Technology allows college students to take part in unique ways of finding more partners through social networking.
Sites such as Facebook, Twitter, and My Space allow students to make new friends, and potentially find their spouse.
And yet, at the same time, news about the high incidence of rape has reached a fever pitch — leaving students, not to mention their parents, worried about their safety. Hand-wringing over what has become known as hookup culture is nothing new, of course — the panicky-sounding term has been around for decades now.
The sexual revolution has been won, and many campuses resemble great drunken bacchanals in which men and women can choose to participate in no-strings-attached, or at least few-strings-attached, experimentations in lust — sex without stigma or shame.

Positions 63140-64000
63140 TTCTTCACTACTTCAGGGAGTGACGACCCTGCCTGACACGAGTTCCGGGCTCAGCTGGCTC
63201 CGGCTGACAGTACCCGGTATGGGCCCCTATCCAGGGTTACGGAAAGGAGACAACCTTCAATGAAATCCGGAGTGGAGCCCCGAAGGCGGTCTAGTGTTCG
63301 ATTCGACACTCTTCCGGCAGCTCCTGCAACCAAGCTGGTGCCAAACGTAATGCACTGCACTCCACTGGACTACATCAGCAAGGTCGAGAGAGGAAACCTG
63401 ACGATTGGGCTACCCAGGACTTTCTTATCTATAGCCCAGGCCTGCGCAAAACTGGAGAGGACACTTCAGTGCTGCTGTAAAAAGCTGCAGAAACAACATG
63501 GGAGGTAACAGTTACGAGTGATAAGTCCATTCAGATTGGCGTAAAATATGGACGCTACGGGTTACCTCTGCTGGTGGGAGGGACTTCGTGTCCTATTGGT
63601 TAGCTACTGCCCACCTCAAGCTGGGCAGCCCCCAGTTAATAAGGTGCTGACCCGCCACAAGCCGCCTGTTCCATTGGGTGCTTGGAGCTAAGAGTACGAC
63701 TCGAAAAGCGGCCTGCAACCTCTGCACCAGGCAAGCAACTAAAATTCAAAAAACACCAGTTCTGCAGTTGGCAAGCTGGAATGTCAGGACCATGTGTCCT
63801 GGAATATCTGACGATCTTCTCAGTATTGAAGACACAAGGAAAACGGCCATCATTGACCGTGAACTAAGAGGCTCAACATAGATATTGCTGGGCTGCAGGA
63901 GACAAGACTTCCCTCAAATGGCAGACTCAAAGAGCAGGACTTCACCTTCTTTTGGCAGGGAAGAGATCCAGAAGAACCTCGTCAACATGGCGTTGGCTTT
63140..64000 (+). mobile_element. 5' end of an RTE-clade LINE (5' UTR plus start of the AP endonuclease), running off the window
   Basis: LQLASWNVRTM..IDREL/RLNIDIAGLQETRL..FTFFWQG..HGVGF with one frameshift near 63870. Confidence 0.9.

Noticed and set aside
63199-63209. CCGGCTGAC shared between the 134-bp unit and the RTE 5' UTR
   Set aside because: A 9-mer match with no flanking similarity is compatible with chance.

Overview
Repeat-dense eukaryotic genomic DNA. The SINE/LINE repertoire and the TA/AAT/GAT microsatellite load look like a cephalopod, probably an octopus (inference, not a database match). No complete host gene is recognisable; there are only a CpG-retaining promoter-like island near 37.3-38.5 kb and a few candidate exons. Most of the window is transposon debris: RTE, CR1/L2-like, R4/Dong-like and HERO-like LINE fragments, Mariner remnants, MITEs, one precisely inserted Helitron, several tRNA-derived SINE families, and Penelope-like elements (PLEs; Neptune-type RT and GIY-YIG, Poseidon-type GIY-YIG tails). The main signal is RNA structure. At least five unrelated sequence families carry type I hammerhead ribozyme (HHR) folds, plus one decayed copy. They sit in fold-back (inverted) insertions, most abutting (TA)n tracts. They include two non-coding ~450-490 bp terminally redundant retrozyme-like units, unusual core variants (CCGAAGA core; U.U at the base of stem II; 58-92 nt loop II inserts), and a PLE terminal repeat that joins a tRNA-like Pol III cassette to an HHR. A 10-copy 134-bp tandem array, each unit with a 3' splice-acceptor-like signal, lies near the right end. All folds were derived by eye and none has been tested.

Lavaliering is a "pre-engagement" engagement that is a tradition in the Greek life of college campuses.
Since fraternities and sororities do not occur much outside of the United States, this occurs, for the most part, only in the US.
The apparent rise of rape on campus is more recent and more disconcerting.
A new generation of activists has raised awareness of what appears to be a crisis: Studies show that as many as 25 percent of college women report having been raped, and college administrations have been repeatedly criticized for their anemic responses to alleged assaults.